Although the reasonableness test presents a mixed question of law and fact, a district court's decision regarding Rule 11 sanctions is reviewed under an abuse of discretion standard because "of the district court's more intimate knowledge of the facts of these cases." Century Products, Inc. v. Sutter, 837 F.2d 247, 253 (6th Cir. 1988). Accord Thomas v. Capital Security Services, Inc., 836 F.2d 866, 872 (5th Cir. 1988) (en banc) ("After careful consideration of the policies behind Rule 11, we believe application of an abuse of discretion standard across-the-board to all issues in Rule 11 cases is the better approach."); EBI, Inc. v. Gator Industries, Inc., 807 F.2d 1, 6 (1st Cir. 1986) ("Our standard of review [in Rule 11 cases], of course, permits us to look only for abuse of discretion."); Lieb v. Topstone Industries, Inc., 788 F.2d 151, 158 (3d Cir. 1986) ("The consideration of counsel fees under ... Rule 11 ... is a matter for the informed judgment of the district court."); Stevens v. Lawyers Mutual Liability Insurance Company of North Carolina, 789 F.2d 1056, 1060 (4th Cir. 1986) ("a district court's imposition of Rule 11 sanctions is ordinarily entitled to deference by this Court and may not be disturbed except for abuse of discretion"); O'Connell v. Champion International Corp., 812 F.2d 393, 395 (8th Cir. 1987) ("whether a violation [of Rule 11] has occurred is a matter for the [district] court to determine, and this determination involves matters of judgment and degree"); Cotner v. Hopkins, 795 F.2d 900, 903 (10th Cir. 1986) ("The district court's imposition of a sanction under Rule 11 is subject to review for abuse of discretion."). In order to facilitate appellate review and ensure that we have something before us so that we may apply the appropriately deferential standard of review, district courts must make specific findings of facts and conclusions of law. See Brown v. Federation of State Medical Boards, 830 F.2d 1429, 1437 (7th Cir. 1987).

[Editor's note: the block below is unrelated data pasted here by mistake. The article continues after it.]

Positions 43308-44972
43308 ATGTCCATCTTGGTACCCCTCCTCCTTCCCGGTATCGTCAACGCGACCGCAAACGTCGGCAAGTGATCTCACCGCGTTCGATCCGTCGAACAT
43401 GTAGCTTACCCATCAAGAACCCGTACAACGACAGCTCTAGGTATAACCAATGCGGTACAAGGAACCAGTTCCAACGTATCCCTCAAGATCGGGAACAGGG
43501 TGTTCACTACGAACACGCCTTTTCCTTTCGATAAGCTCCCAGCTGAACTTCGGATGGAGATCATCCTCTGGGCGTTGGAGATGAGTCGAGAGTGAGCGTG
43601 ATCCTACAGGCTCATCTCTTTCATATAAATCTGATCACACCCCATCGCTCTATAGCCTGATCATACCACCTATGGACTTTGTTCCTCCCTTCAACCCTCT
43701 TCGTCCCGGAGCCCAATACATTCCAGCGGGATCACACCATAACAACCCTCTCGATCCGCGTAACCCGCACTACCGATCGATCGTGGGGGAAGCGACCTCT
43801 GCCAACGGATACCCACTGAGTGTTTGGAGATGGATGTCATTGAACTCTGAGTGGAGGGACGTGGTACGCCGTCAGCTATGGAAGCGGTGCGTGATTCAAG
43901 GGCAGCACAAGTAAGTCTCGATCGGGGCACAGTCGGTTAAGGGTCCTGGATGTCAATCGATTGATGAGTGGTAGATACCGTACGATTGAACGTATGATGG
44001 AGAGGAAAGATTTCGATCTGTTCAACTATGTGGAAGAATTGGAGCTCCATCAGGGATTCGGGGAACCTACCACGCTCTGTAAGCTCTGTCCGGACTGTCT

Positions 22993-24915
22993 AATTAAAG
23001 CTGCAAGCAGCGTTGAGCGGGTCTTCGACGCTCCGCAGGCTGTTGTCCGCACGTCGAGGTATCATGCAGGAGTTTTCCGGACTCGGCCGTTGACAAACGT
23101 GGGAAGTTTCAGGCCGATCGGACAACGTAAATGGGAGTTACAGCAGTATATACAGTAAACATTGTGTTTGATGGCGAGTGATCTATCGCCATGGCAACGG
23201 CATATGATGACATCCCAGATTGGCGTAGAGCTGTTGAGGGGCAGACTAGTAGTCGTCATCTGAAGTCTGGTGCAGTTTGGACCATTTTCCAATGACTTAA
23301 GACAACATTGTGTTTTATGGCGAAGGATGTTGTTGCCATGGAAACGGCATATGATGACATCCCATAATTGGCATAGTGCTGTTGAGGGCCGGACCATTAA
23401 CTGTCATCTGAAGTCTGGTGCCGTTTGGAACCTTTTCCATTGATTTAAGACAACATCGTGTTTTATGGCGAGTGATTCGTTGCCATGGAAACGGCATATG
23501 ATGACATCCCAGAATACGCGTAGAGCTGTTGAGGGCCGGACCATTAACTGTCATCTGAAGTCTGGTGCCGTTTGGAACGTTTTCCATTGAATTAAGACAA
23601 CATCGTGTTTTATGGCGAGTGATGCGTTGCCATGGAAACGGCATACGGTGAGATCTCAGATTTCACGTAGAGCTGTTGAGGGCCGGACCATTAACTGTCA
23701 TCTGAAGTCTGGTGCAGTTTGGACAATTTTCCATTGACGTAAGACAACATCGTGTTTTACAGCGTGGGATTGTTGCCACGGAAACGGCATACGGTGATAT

Here, Trikilis argues that the district court should have imposed sanctions on the plaintiffs and their attorneys because this action was filed and the litigation was conducted for several years with knowledge that he had a strong defense to their claims. As a result, Trikilis contends, he should be compensated for having spent time and money preparing his defense.